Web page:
Peter Sinclair, creator of the immensely popular and very informative Climate Denial Crock of the Week videos, has begun producing works for the Yale Forum on Climate Change & the Media. The first installment features Josh Willis, sea level expert, discussing the reason for the temporary drop in sea level from 2010 to 2011. Good stuff.
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Thanks for the ammo!
Yes, very well done. Willis points to areas of the globe that have received heavy rain to make his point that the water from the oceans was transferred to land. This very well may be happening, but his argument would be more convincing if he presented data showing total global precipitation was in fact well above normal over the past year or two. I think the data exists:
@ B. Buckner
I think you’re misreading that. I read it as they have tropical data but the global effort is just getting off the ground (sorry).
“The GPM Core Observatory is scheduled for launch in mid-2013.”
On the other hand, perhaps the oceans are cooling, and therefore contracting:
“”The current weather pattern fits earlier predictions of computer models for how the atmosphere responds to the loss of sea ice due to global warming,” said Professor Stefan Rahmstorf of the Potsdam Institute for Climate Impact Research. “The ice-free areas of the ocean act like a heater as the water is warmer than the Arctic air above it.” by Steve Connor, The Independent (U.K.), February 4, 2012
In other words, the oceans are cooling due to the shrinking Artctic ice.
Looked at the specific heat values for air vs. water lately?
Actually, what I really should have asked is “Looked at the relative masses of the Arctic Ocean and the atmospheric column above it lately?” Or, for that matter, the product of the two properties?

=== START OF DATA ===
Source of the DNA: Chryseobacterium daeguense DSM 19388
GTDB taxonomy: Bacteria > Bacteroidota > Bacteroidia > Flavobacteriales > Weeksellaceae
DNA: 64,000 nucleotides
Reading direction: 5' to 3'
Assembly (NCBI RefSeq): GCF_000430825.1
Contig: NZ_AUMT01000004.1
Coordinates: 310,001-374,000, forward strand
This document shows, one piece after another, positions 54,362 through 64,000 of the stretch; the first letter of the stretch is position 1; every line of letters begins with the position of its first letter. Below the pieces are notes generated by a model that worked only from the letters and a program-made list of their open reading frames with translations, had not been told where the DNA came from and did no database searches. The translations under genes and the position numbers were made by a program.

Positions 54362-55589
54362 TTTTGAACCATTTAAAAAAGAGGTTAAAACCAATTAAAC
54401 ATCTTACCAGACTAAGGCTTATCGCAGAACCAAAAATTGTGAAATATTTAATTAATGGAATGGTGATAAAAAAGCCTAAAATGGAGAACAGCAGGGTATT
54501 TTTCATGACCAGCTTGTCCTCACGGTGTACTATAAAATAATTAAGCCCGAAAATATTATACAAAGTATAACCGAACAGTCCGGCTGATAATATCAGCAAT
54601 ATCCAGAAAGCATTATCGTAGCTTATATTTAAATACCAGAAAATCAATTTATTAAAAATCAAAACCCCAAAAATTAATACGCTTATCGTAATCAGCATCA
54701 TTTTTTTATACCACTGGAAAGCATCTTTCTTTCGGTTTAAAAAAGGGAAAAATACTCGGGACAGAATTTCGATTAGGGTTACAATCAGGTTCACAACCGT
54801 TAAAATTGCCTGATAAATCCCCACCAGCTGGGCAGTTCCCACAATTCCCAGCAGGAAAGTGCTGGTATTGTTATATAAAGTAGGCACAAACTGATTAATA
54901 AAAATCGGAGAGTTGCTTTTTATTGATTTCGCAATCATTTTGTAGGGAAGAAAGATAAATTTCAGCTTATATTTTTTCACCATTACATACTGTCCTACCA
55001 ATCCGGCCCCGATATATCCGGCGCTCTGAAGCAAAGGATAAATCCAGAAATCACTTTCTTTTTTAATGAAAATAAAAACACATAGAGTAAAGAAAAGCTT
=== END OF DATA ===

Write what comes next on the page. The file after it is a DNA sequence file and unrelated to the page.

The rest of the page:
And actually, even that isn’t right–since you’d have to compare the mass of the world ocean with a subset of the atmospheric column above the Arctic Ocean (ie., the portion newly ice-free.)
The oceans (and planet) are warmed in the tropics by sunlight that is directly overhead. Ocean currents flowing to the north expose the water to cooler temperatures and heat is transferred from warm water to the cooler atmosphere. The highest contrast between warm water and cold air occurs in winter in the north Atlantic and north of Norway and Russia where the ice cap extent has retreated most dramatically. Hence enhanced cooling of the ocean waters.
I believe this is straight forward accepted science. Integrated over the globe, the GCMs do exactly what you say above about heat transfer from the oceans to the atmosphere.
Golly Gee Willickers, Buckner. You gonna do a post on “Our Friend the Sun,” next?
Point being, you can’t jump uncritically from ‘more radiation from newly-open Arctic waters’ to ‘oceans as a whole must be cooling,’ much less ‘that’s why SLR is falling.’
Really interesting little piece. I especially like the way they are able to use GRACE to sort out mass loss effects from heat content effects. Very cool.
I’ve been a fan of Peter’s blog and videos for a while now. He really does do a good job of getting to the facts of an issue.